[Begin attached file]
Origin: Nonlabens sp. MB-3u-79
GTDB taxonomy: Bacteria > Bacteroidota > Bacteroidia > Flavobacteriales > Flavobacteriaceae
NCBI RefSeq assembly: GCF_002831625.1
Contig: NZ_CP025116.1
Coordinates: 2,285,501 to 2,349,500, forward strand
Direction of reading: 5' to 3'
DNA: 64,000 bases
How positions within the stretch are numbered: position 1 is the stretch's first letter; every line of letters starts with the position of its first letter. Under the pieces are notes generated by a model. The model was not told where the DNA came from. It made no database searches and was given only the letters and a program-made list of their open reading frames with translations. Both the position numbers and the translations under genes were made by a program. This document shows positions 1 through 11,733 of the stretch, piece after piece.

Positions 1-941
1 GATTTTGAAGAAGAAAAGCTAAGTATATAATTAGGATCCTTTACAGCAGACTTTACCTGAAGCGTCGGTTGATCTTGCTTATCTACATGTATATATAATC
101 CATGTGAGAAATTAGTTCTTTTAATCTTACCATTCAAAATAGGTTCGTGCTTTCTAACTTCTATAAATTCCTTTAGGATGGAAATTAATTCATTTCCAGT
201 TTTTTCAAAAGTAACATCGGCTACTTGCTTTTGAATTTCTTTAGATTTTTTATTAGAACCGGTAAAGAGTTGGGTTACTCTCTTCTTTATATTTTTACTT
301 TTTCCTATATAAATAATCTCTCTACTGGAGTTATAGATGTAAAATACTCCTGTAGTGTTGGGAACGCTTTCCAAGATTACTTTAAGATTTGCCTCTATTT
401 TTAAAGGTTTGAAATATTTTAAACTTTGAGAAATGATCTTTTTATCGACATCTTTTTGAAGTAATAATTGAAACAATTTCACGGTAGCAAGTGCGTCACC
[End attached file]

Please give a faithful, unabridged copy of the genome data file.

Origin: Nonlabens sp. MB-3u-79
GTDB taxonomy: Bacteria > Bacteroidota > Bacteroidia > Flavobacteriales > Flavobacteriaceae
NCBI RefSeq assembly: GCF_002831625.1
Contig: NZ_CP025116.1
Coordinates: 2,285,501 to 2,349,500, forward strand
Direction of reading: 5' to 3'
DNA: 64,000 bases
How positions within the stretch are numbered: position 1 is the stretch's first letter; every line of letters starts with the position of its first letter. Under the pieces are notes generated by a model. The model was not told where the DNA came from. It made no database searches and was given only the letters and a program-made list of their open reading frames with translations. Both the position numbers and the translations under genes were made by a program. This document shows positions 1 through 11,733 of the stretch, piece after piece.

Positions 1-941
1 GATTTTGAAGAAGAAAAGCTAAGTATATAATTAGGATCCTTTACAGCAGACTTTACCTGAAGCGTCGGTTGATCTTGCTTATCTACATGTATATATAATC
101 CATGTGAGAAATTAGTTCTTTTAATCTTACCATTCAAAATAGGTTCGTGCTTTCTAACTTCTATAAATTCCTTTAGGATGGAAATTAATTCATTTCCAGT
201 TTTTTCAAAAGTAACATCGGCTACTTGCTTTTGAATTTCTTTAGATTTTTTATTAGAACCGGTAAAGAGTTGGGTTACTCTCTTCTTTATATTTTTACTT
301 TTTCCTATATAAATAATCTCTCTACTGGAGTTATAGATGTAAAATACTCCTGTAGTGTTGGGAACGCTTTCCAAGATTACTTTAAGATTTGCCTCTATTT
401 TTAAAGGTTTGAAATATTTTAAACTTTGAGAAATGATCTTTTTATCGACATCTTTTTGAAGTAATAATTGAAACAATTTCACGGTAGCAAGTGCGTCACC